Not long after, the horn sound out. It echoed far into the woods and throughout the village. The four went outside, they wondered where they might find their families amid all the people gathering to the square, when, against the current of people came running Meoc. ‘Follow me.’ He said, almost out of breath. ‘I will direct you.’ Then he turned to Kari. ‘I did not know you were the daughter of the Chief of Arák. I was told where you were to sit, then I realized. A wonderful group of guest I have to attend. Both Rhogan the boy from the sea, and Kari, daughter of the Chief of Arák are in it.’

‘Nothing special, I assure you.’ Answered Ardeth. ‘What a horn! It was loud, surely anyone far away could have heard it, and that was not needed.’

‘The horn was not made for gatherings of feasts.’ Answered Meoc. ‘It is one of the three great horns of the Free villages. Arák have one. Have you never heard it?’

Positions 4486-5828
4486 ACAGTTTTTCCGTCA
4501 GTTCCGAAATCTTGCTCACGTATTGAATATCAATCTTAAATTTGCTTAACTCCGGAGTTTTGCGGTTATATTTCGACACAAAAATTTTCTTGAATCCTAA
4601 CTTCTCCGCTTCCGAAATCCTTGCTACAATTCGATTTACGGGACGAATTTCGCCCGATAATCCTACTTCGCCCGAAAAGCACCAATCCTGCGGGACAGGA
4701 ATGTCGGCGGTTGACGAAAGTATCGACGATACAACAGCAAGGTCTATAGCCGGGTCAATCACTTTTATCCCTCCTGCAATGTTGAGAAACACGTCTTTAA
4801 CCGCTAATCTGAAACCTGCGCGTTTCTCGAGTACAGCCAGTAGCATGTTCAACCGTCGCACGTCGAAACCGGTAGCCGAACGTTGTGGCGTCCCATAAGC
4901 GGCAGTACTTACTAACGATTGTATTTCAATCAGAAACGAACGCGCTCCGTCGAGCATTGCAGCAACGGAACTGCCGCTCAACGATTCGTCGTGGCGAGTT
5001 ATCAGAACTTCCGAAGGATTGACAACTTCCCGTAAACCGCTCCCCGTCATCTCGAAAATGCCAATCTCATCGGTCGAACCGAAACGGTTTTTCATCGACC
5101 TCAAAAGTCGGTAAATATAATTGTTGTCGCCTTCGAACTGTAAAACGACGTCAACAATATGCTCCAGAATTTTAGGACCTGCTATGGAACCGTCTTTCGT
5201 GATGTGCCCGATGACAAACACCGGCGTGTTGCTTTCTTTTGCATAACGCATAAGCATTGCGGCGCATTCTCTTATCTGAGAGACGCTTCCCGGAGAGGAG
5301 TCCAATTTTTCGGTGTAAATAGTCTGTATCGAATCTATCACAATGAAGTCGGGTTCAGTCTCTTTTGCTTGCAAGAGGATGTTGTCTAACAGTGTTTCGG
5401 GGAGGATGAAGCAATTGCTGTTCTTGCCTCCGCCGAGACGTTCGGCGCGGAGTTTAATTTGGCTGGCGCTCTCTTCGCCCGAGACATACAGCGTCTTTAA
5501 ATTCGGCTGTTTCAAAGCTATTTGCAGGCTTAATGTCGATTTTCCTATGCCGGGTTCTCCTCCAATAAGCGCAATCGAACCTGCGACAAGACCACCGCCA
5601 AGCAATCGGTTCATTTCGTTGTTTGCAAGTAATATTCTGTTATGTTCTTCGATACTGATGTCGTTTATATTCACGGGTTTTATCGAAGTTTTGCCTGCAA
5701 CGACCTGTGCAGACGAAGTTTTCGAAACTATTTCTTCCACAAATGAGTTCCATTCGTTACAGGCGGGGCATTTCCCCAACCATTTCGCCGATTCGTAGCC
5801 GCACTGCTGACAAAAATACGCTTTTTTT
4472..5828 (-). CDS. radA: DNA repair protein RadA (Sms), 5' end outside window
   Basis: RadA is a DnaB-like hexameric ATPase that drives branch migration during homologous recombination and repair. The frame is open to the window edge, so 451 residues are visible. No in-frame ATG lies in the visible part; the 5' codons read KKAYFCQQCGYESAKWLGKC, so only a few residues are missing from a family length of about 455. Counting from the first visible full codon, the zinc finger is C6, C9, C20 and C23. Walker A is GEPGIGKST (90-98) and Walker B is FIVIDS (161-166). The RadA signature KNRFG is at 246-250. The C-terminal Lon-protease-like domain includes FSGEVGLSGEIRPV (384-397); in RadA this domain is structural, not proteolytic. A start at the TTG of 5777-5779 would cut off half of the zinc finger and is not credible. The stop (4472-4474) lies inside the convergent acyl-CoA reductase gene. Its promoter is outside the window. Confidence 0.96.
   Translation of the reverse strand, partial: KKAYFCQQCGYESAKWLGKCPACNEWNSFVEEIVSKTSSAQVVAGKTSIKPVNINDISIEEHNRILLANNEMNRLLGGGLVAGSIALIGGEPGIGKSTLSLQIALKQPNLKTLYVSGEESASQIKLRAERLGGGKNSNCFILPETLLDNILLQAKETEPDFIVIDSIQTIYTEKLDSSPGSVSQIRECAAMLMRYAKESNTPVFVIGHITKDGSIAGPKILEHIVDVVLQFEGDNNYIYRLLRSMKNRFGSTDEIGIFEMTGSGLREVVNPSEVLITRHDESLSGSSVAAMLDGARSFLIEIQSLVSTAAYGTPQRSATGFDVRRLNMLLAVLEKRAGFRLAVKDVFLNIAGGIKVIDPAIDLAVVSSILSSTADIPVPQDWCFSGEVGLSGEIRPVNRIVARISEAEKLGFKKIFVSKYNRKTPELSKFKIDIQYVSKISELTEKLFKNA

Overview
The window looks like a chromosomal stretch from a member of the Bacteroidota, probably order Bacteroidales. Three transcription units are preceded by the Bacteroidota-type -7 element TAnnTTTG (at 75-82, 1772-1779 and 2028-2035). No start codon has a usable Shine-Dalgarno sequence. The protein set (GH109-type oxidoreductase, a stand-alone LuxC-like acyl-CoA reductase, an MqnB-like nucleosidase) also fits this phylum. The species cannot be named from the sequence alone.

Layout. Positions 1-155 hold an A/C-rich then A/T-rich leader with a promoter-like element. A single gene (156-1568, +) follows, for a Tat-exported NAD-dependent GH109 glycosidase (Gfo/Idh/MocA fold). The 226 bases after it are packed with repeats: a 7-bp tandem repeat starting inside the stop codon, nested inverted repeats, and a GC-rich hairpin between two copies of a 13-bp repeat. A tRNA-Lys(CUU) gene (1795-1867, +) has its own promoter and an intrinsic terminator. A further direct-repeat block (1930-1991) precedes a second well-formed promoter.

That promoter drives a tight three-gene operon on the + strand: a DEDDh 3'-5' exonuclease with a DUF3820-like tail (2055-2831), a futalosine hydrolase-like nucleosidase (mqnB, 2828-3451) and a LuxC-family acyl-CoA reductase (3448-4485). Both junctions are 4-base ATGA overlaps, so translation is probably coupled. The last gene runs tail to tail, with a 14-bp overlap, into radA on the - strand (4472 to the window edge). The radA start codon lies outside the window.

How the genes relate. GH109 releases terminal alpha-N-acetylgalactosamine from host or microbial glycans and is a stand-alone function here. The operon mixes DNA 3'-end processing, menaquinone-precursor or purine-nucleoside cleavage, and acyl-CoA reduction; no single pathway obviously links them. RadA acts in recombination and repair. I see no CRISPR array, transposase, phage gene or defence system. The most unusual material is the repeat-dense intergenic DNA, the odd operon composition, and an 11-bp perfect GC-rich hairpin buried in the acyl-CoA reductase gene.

‘That horn is in the great hall.’ Spoke Kari.

‘It was used in times of old when war fell upon us. The people of Guijan gave them to us to aid them. Arák would sound the horn if the enemy came from the sea, and Shirìsh, if they came on land. The Caarb will relay the message to Luijan, the guard fortress. And they then relay it to the main city of the Guijan. But war had not happen for a generation, and there is much hope for peace.’